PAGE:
The Case for Integrated Clinical Decision Support Software in EMRs

Several recent studies have highlighted the benefits of clinical decision support software.

Researchers from the Hofstra North Shore-LIJ School of Medicine in Manhasset, N.Y., found physician use of CDS was linked to a reduced number of antibiotics prescribed and point-of-care tests ordered, publishing their results in JAMA Internal Medicine. Researchers from Duke University in Durham, N.C., found CDS helped improve clinical preventative care processes, both within and outside of large academic hospitals (findings in Annals of Internal Medicine). And a study published in the American Journal of Health-System Pharmacy shows CDS to be effective in detecting adverse drug interactions in hospital inpatients.

Additionally, when using CDS, physicians are not "gaming the system" to have the software return desired results, allowing the system to modify actions to comply with best practices. A study published in the Journal of the American Medical Informatics Association analyzed emergency department physicians' use of CDS when ordering CT angiography exams for pulmonary embolism patients. Physicians were aware there was a cutoff D-dimer value to be able to order the CTA through the CDS, though just 4.2 percent of data entry errors made were determined to have been an attempt to trick the system.

For Lucio Martinez, MD, hospitalist and order set champion at FHN Memorial Hospital in Freeport, Ill., full CDS integration is what's missing from electronic medical record systems currently on the market. EMRs alone "do little to help physicians and hospitals improve quality performance," he says. "Because EMRs are little more than static repositories of patient information, they simply cannot provide physicians with the actionable patient information needed to guide diagnoses and treatment decisions based on accepted best practices."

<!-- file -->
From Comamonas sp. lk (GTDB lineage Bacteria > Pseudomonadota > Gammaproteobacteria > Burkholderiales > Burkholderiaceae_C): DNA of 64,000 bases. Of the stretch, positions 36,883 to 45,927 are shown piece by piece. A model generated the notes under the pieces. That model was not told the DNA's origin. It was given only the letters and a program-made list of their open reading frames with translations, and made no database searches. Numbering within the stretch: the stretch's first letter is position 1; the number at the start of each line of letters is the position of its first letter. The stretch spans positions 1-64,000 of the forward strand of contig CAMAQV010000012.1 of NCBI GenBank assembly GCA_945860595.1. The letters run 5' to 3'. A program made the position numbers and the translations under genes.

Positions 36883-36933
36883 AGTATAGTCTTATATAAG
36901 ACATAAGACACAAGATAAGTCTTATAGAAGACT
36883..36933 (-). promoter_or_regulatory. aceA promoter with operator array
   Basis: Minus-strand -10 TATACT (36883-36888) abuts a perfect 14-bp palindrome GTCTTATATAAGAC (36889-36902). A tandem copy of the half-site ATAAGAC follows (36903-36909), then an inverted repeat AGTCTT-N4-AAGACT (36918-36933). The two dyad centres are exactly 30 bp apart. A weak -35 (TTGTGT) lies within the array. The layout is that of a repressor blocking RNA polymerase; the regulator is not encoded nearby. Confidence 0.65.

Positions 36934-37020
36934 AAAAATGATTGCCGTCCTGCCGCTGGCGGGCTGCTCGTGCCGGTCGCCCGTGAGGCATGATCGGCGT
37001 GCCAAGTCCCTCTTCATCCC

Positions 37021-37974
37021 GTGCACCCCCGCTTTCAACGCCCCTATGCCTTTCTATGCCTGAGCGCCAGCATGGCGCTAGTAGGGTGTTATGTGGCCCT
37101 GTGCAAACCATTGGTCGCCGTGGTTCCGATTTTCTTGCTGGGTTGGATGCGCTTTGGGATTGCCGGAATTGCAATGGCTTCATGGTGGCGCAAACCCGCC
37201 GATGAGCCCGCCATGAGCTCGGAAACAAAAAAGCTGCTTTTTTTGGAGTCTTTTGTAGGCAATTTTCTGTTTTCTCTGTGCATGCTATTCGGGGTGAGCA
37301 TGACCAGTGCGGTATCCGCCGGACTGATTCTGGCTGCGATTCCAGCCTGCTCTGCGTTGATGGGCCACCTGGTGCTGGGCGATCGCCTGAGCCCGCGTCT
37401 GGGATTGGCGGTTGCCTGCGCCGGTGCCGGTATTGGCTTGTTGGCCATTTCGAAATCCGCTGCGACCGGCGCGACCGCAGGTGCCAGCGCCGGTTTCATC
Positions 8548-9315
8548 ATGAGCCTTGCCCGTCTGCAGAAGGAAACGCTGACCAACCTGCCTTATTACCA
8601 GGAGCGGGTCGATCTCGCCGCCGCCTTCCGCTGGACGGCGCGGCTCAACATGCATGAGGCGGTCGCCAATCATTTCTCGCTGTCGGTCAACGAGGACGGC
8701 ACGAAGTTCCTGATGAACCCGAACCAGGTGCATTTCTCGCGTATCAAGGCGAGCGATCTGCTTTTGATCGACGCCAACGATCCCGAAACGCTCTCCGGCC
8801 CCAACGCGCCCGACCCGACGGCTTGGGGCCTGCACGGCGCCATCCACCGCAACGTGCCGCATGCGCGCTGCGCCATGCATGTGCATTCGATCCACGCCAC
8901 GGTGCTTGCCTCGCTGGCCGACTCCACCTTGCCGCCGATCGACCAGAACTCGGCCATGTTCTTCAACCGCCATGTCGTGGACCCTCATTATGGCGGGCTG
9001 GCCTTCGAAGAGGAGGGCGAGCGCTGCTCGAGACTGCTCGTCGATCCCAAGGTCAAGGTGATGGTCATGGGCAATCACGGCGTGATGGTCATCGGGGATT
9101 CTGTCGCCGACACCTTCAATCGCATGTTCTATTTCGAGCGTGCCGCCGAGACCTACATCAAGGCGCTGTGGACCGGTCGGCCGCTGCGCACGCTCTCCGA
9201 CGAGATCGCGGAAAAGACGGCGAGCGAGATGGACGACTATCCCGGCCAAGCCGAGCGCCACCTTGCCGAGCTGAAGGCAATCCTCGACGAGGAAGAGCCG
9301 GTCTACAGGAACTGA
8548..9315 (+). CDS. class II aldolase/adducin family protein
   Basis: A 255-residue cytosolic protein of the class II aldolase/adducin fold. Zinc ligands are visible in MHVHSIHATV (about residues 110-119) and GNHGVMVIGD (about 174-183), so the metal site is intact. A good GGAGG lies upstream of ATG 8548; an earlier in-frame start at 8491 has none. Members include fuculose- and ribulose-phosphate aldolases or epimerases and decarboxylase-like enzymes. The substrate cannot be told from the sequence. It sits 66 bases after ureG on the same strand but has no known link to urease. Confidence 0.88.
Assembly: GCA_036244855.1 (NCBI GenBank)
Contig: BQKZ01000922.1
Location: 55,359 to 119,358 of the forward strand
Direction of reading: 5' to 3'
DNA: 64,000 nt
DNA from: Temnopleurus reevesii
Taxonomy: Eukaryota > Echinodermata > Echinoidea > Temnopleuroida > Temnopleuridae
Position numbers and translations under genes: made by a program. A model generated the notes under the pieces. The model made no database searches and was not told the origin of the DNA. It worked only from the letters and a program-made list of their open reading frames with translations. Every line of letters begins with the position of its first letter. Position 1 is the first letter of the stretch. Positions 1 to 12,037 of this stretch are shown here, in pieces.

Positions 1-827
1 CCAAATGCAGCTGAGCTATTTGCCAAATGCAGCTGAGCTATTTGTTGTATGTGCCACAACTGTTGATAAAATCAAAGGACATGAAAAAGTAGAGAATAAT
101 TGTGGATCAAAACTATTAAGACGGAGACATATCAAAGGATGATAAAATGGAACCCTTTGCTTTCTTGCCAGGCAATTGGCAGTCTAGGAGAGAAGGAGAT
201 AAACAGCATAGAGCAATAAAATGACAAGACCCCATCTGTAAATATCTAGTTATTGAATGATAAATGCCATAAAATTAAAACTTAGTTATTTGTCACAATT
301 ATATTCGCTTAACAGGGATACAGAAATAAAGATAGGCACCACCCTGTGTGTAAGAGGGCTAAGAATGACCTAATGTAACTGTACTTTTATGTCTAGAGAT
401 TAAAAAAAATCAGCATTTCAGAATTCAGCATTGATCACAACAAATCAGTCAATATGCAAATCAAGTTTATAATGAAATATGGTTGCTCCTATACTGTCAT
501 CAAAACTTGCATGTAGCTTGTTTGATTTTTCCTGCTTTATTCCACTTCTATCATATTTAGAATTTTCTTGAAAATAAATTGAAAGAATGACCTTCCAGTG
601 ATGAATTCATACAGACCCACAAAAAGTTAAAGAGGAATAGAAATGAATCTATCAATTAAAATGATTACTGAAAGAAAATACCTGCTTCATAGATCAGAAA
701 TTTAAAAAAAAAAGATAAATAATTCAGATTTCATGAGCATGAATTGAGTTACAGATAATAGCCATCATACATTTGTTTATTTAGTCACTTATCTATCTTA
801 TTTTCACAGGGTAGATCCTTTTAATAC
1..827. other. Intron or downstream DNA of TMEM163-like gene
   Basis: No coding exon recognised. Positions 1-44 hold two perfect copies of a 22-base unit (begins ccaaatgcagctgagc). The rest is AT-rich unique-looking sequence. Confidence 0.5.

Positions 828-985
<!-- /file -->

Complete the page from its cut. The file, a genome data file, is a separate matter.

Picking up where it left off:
EMRs could be improved, says Dr. Martinez, by integrating CDS systems within the EMR, which is not always an easy task with products currently on the market. "The reality is that EMRs were not designed to direct clinical practice or support third-party applications, which often equates to the need for building costly interfaces between CDS applications and EMRs to support point-of-care initiatives," he says.

At FHN Memorial Hospital, integration issues were resolved by deploying an order set and decision support software that interfaces with the hospital's current EMR system. The hospital worked with the vendor, Wolters Kluwer Health, to design the solution so that the support functionality addressed known weaknesses in the hospital's core performance. "For example," says Dr. Martinez, "we embedded creative 'stops' to encourage appropriate documentation against core measures or areas of variance from best practices."

These measures add extra costs for hospitals, says Dr. Martinez, percentage-wise or absolutely. Care delivery across the industry would be improved by the more complete integration of CDS into EMRs. "While progress is being made to address these challenges, CDS and EMR vendors and providers must engage in even closer collaborations to fully leverage the potential of CDS within the EMR," he says.

More Articles on Clinical Decision Support:

AHRQ Projects Show Positive Impact of HIT on Care Quality
HHS Workgroup Says FDA Regulation of Health IT Mostly Unnecessary
System Refinements to EHRs Could Lower Prescribing Errors, Study Finds

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